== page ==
Farm prices over the coming months are unlikely to be as volatile as they were a decade ago, a leading agricultural economist told the House of Lords.
Paul Wilson, professor of agricultural economics at Nottingham University, said the early 2000s represented a period of historically low agricultural commodity prices before the market spiked in 2007-8 and then eased again.
“The outlook for agricultural prices is that they will not get back to the price spikes of 2007-8 in the near future but nor does the evidence suggest that those prices are going to go down to the lows we observed in the 2000s either,” he said.
Professor Wilson was giving evidence to peers on the House of Lord’s EU energy and environment sub-committee, which is investigating ways of helping farmers become more resilient to market volatility.
NFU head of food and farming Phil Bicknell said some sectors were finding it easier to cope with volatility than others.
Futures prices gave cereals growers an indication where prices would be in a couple of years but were not available as a tool to all sectors.
“The fact you can sell a crop before you have decided to put it in the ground gives flexibility and choice,” said Mr Bicknell. “But when we start to look at dairy and red meat, we perhaps don’t have those options.”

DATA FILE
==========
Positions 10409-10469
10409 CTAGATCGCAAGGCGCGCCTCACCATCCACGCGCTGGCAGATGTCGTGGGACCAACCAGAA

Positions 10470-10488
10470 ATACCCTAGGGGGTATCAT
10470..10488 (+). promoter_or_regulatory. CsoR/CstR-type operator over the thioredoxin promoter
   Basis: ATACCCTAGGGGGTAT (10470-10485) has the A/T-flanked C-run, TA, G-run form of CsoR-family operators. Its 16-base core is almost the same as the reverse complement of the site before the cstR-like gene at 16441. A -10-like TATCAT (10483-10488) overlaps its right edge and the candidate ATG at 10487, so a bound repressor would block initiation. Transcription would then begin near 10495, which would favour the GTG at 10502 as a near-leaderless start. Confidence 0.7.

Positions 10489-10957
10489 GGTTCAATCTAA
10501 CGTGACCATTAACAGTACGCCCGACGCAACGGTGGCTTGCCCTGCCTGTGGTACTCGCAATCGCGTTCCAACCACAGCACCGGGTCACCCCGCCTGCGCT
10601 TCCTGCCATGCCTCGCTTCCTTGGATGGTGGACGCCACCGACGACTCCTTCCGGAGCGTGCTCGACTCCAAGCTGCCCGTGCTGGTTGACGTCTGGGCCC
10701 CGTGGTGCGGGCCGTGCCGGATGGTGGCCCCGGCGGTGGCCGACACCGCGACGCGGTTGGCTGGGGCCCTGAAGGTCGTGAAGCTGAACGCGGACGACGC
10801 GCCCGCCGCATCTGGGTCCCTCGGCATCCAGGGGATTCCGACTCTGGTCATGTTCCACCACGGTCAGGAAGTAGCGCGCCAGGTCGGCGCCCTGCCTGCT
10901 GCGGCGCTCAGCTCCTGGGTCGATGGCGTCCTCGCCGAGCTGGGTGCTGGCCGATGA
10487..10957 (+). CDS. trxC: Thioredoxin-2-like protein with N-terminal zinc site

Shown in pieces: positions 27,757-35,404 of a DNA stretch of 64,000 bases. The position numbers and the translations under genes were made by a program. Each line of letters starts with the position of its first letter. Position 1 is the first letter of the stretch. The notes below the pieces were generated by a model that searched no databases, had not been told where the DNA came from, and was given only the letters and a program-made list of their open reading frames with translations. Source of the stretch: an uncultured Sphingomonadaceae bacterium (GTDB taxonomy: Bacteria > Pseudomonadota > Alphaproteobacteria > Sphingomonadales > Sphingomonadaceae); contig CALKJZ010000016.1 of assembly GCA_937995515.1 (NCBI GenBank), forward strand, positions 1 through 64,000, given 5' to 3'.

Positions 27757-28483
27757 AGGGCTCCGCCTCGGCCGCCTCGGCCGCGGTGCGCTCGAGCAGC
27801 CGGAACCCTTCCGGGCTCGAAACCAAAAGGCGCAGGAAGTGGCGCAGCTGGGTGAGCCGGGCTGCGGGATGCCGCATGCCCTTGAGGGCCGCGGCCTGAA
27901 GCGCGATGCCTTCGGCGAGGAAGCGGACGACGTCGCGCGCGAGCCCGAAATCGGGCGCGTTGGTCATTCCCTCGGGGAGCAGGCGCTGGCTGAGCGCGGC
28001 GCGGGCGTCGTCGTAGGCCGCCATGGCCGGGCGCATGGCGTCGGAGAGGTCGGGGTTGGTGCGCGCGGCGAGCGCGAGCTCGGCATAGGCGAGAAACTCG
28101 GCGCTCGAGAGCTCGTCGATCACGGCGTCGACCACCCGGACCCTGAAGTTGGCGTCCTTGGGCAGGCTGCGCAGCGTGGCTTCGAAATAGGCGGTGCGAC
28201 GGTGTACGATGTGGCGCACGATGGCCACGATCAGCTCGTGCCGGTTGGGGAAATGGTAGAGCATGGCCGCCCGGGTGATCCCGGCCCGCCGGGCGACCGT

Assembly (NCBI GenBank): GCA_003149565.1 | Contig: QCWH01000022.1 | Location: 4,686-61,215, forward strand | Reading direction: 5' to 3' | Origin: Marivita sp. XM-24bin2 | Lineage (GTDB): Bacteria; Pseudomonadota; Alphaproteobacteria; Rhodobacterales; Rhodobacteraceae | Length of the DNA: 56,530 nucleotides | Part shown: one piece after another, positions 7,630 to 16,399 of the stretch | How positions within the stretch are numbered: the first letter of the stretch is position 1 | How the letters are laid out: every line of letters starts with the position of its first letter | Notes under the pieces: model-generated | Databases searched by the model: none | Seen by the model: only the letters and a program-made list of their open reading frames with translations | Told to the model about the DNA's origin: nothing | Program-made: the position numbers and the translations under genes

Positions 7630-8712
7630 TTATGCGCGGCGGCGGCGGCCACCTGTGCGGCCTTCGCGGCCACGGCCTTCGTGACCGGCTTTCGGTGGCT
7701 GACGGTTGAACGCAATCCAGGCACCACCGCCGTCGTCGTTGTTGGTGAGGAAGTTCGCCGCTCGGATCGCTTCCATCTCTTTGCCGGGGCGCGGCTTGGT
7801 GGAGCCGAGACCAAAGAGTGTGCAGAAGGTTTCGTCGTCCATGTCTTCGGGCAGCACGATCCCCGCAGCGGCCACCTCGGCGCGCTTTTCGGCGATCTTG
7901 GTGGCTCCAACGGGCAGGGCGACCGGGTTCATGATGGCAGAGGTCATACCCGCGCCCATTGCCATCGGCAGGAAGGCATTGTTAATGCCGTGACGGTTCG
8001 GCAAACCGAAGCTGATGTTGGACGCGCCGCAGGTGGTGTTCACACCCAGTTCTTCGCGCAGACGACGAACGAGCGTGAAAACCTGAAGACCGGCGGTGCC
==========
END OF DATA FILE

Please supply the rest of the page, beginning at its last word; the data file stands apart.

Some dairy farmers were able to take advantage of cost of production contracts – but these were only available for liquid milk, rather than for milk destined for processing.
On the other hand, red meat producers were very much price takers, said Mr Bicknell.
The committee is looking at how farmers can mitigate the effects of volatile commodity markets and currency fluctuations.
It is also examining the barriers to more effective on-farm price risk management, including longer-term pricing mechanisms.
Peers are exploring what role government should play in mitigating the impact of volatility and whether the CAP should be reformed so farmers can respond more effectively.
Further evidence sessions are due in January before the committee reports its findings later in the year.